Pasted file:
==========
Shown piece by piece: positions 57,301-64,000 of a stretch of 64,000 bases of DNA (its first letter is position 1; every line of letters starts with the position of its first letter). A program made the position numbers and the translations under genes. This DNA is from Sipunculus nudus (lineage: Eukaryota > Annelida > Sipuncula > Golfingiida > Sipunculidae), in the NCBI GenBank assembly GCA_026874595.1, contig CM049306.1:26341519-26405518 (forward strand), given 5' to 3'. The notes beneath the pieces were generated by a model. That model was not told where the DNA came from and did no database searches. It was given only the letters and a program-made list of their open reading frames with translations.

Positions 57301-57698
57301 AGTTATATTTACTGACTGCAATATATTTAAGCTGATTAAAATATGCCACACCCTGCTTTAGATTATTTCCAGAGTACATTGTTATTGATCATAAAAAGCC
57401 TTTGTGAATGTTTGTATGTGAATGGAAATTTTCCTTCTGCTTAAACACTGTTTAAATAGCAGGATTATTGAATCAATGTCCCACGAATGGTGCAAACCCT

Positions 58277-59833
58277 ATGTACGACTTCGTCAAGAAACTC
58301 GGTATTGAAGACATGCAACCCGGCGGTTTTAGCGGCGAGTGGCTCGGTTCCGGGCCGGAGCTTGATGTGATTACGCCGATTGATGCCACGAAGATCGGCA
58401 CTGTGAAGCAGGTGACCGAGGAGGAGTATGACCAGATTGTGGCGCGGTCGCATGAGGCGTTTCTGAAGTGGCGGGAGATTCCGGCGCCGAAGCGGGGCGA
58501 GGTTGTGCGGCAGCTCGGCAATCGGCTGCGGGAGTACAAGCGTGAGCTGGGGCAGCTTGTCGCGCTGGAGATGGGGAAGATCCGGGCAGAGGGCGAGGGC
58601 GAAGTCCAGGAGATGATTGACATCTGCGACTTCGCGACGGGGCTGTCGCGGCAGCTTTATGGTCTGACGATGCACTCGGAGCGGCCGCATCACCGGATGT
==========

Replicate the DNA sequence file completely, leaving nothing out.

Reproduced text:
Shown piece by piece: positions 57,301-64,000 of a stretch of 64,000 bases of DNA (its first letter is position 1; every line of letters starts with the position of its first letter). A program made the position numbers and the translations under genes. This DNA is from Sipunculus nudus (lineage: Eukaryota > Annelida > Sipuncula > Golfingiida > Sipunculidae), in the NCBI GenBank assembly GCA_026874595.1, contig CM049306.1:26341519-26405518 (forward strand), given 5' to 3'. The notes beneath the pieces were generated by a model. That model was not told where the DNA came from and did no database searches. It was given only the letters and a program-made list of their open reading frames with translations.

Positions 57301-57698
57301 AGTTATATTTACTGACTGCAATATATTTAAGCTGATTAAAATATGCCACACCCTGCTTTAGATTATTTCCAGAGTACATTGTTATTGATCATAAAAAGCC
57401 TTTGTGAATGTTTGTATGTGAATGGAAATTTTCCTTCTGCTTAAACACTGTTTAAATAGCAGGATTATTGAATCAATGTCCCACGAATGGTGCAAACCCT

Positions 58277-59833
58277 ATGTACGACTTCGTCAAGAAACTC
58301 GGTATTGAAGACATGCAACCCGGCGGTTTTAGCGGCGAGTGGCTCGGTTCCGGGCCGGAGCTTGATGTGATTACGCCGATTGATGCCACGAAGATCGGCA
58401 CTGTGAAGCAGGTGACCGAGGAGGAGTATGACCAGATTGTGGCGCGGTCGCATGAGGCGTTTCTGAAGTGGCGGGAGATTCCGGCGCCGAAGCGGGGCGA
58501 GGTTGTGCGGCAGCTCGGCAATCGGCTGCGGGAGTACAAGCGTGAGCTGGGGCAGCTTGTCGCGCTGGAGATGGGGAAGATCCGGGCAGAGGGCGAGGGC
58601 GAAGTCCAGGAGATGATTGACATCTGCGACTTCGCGACGGGGCTGTCGCGGCAGCTTTATGGTCTGACGATGCACTCGGAGCGGCCGCATCACCGGATGT